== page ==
07 July 2000
Dr Patricia Egerton, Head of the Maths section at the University of Teesside, has been recognised as one of the top 20 University lecturers in the country and will be awarded £50,000 in the first National Teaching Fellowship Scheme on Wednesday (July 12).
She will be presented with the award by Education Minister, Baroness Tessa Blackstone, at a special ceremony in London (on July 12). Organised by the Institute of Learning and Teaching, the £1m Teaching Fellowship scheme recognises and promotes excellence in higher education teaching and student learning. Each of the three-year £50,000 Fellowships will be spent at the holder's discretion.
Dr Egerton, of the University's School of Computing & Mathematics, has taught at Teesside for 14 years. She said: "I am naturally delighted - not to say thrilled - because these National Teaching Fellowships give recognition to the quality of teaching in our universities.
"Mathematics is embedded at the heart of our culture, from time-keeping and calendars to business, trade and the new computerised technologies and my plans are to use the money for a project investigating how well we, in higher education, support students in learning mathematical subjects. Here, on Teesside, we teach Maths in a wide range of degrees and have students coming to us with a variety of entry qualifications, from a good A'level in Maths to a GCSE in the subject. My project will explore how successfully we are supporting students learning mathematics across different degrees, from computing to business and science, and compare and contrast the approaches and successes of different institutions in different countries."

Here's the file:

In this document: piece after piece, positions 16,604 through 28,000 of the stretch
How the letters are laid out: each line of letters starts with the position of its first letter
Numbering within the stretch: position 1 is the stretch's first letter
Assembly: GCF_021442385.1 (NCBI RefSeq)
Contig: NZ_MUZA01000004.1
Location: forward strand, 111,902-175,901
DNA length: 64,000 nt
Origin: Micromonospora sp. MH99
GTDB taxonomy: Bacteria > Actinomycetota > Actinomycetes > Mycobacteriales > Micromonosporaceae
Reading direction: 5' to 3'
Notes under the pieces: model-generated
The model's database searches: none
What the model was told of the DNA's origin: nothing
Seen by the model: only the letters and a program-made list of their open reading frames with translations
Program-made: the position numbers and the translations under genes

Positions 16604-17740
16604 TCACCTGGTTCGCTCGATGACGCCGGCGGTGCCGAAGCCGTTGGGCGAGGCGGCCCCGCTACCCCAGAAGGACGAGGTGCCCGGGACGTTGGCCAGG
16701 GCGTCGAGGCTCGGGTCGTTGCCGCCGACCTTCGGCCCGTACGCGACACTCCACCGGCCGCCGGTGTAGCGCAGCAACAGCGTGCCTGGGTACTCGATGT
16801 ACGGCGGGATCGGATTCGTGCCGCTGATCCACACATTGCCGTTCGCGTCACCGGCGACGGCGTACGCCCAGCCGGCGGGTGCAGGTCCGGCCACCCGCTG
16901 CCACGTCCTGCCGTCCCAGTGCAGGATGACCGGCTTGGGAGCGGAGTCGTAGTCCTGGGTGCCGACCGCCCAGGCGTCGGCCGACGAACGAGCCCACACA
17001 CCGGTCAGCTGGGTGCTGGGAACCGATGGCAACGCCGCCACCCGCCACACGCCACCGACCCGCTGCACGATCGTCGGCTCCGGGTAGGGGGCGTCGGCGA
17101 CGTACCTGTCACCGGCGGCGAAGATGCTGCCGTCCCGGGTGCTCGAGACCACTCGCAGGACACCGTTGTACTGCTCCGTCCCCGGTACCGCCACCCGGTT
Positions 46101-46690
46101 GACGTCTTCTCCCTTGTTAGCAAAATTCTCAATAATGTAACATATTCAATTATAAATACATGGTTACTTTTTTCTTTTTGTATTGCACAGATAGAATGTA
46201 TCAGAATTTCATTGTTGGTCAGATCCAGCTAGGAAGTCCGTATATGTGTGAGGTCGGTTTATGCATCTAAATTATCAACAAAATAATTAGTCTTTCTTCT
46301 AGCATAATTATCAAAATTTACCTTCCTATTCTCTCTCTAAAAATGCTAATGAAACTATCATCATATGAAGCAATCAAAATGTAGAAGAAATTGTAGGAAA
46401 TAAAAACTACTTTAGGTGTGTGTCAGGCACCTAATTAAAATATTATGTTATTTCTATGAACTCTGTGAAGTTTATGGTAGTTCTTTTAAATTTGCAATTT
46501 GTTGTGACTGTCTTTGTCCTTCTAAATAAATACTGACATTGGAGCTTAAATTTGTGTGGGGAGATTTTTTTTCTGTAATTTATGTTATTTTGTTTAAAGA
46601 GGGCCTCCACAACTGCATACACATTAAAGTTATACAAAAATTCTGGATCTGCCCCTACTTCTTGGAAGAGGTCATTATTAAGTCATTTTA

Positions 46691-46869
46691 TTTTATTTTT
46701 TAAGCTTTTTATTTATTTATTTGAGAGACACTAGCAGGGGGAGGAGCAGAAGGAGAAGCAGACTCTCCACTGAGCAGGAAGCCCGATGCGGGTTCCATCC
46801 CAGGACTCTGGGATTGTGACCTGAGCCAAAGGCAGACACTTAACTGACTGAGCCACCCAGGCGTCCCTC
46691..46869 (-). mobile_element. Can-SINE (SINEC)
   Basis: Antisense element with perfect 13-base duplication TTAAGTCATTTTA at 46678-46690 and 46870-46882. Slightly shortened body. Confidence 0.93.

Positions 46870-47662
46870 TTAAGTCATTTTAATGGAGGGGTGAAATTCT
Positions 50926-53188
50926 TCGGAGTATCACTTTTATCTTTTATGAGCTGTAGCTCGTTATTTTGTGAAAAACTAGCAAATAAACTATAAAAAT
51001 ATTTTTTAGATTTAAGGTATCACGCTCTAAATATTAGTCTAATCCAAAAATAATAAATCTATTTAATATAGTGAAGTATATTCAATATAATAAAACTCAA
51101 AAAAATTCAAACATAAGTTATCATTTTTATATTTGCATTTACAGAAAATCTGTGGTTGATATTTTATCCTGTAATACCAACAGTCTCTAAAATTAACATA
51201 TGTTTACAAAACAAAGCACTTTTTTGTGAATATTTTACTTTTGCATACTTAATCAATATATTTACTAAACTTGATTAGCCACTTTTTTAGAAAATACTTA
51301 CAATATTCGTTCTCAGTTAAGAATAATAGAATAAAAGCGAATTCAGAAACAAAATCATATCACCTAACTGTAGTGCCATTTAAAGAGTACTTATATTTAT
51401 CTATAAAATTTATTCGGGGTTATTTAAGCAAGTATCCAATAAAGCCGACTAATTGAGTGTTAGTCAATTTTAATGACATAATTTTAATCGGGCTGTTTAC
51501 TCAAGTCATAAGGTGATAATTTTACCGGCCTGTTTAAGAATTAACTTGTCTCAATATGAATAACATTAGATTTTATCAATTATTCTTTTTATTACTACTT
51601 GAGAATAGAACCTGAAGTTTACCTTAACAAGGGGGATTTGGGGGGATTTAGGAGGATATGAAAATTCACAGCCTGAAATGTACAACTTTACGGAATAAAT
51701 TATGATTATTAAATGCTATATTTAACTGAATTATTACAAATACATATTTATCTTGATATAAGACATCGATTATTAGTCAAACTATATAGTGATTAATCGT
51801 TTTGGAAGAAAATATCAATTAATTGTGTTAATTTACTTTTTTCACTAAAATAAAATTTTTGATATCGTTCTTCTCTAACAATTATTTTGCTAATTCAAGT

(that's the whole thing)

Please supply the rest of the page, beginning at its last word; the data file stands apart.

Dr Egerton is married with two-grown-up children and lives in Hartburn, Stockton-on-Tees. She was made one of the first of two University of Teesside Teaching Fellows in 1998 in an initiative which, in many ways, was a fore-runner of the national Institute of Learning and Teaching scheme.
The University of Teesside's Deputy Vice-Chancellor, Professor Graham Henderson, nominated her for one of the first 20 National Teaching Fellowships. He said: "Dr Egerton is clearly a teacher of the highest calibre. Student feedback is excellent, with comments such as 'she makes Mathematics come alive for me' being frequently made. We are all delighted that she has been chosen for one of the first 20 national fellowships and we are sure her project will help our understanding of the best way to approach student learning in this very important academic area."